April new-vehicle retail sales tallied 982,000 units, or a seasonally adjusted annualized rate (SAAR) of just over 11 million units,” according to Autodata Corporation.
This looked okay when compared with an admittedly bad April 2009, but the fact remains the auto economy remains weak, and incentives are propping up the market and pulling ahead sales.
It is too early to declare that the auto recession is over. The latest information from the AutoPacific consultancy shows the intent to purchase a new car or truck in the next two years has declined over the January to March period. So there is the first problem — demand does not appear to be strengthening.
Rising fuel prices are also complicating the outlook. The median fuel price paid in March 2010 was $2.82 per gallon, up 13 cents from January 2010 but up 86 cents per gallon from March 2009. However, interest in small cars and hybrids has declined over the last year, according to AutoPacific.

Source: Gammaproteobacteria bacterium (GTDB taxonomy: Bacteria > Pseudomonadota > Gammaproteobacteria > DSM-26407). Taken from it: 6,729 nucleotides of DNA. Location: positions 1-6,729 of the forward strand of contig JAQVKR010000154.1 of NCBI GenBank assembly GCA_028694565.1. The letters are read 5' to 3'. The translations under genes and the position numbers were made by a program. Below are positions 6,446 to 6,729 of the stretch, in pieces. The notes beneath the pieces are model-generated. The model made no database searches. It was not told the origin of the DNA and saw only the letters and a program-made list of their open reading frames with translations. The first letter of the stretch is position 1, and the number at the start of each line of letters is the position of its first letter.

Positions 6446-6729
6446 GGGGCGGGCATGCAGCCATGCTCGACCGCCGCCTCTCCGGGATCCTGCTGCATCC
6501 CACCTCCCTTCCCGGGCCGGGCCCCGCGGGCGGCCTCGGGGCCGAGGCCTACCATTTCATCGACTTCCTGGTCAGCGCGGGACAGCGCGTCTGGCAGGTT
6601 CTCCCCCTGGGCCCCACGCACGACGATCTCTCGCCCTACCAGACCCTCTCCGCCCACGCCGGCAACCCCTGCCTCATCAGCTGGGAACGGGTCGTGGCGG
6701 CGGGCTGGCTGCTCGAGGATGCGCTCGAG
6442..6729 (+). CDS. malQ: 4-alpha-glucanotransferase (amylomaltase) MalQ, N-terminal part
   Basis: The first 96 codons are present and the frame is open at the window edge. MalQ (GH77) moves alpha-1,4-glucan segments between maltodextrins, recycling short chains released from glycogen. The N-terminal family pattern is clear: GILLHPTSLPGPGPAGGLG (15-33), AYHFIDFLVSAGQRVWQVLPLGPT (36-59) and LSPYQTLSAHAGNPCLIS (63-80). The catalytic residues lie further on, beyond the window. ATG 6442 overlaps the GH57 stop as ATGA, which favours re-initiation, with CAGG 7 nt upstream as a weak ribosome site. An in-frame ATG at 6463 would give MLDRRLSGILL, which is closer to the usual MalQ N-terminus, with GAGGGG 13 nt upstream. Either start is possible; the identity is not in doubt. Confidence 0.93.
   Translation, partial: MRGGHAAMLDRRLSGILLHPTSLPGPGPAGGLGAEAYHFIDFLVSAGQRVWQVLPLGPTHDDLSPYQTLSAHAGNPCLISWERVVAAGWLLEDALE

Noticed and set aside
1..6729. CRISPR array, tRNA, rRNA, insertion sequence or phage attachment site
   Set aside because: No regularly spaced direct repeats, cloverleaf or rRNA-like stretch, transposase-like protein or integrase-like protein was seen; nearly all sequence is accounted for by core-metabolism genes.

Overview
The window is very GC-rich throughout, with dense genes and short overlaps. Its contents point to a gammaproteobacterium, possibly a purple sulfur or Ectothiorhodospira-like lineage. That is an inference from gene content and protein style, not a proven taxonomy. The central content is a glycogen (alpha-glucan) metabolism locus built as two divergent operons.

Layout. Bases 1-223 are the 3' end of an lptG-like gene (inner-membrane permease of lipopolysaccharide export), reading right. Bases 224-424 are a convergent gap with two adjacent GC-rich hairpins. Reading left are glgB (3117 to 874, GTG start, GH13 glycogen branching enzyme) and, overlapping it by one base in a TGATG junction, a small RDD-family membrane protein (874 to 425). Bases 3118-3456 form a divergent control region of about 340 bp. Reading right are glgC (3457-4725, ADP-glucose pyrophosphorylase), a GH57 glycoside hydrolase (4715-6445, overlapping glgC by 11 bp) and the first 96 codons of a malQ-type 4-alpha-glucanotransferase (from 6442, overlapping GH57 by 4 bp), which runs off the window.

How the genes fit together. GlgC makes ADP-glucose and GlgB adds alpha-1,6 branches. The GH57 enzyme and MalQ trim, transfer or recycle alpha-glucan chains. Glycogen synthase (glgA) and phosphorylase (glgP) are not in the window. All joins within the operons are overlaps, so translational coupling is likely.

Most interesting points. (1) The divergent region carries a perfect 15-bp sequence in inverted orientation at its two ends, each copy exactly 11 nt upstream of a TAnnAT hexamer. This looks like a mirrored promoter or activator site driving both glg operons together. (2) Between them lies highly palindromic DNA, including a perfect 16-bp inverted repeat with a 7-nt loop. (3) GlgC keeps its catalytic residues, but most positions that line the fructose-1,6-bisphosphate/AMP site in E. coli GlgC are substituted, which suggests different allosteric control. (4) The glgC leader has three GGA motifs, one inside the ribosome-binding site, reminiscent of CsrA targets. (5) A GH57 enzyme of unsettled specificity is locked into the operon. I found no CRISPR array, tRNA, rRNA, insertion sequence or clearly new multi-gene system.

When asked what kind of vehicle respondents would select if they were to replace their primary vehicle today, 22% selected a Small Car in March 2009, but by January 2010 Small Car consideration had fallen to 12% and continued at that level in March 2010. During this time, the price of fuel went up by 44% but the interest in Small Cars went down by 44%. This is an unwelcome trend for Detroit automakers in particular who are about to introduce new small cars such as Ford Fiesta or Focus, or the Chevrolet Cruze, which will feature at least one 40 mpg model.
Detailed charts follow after the jump.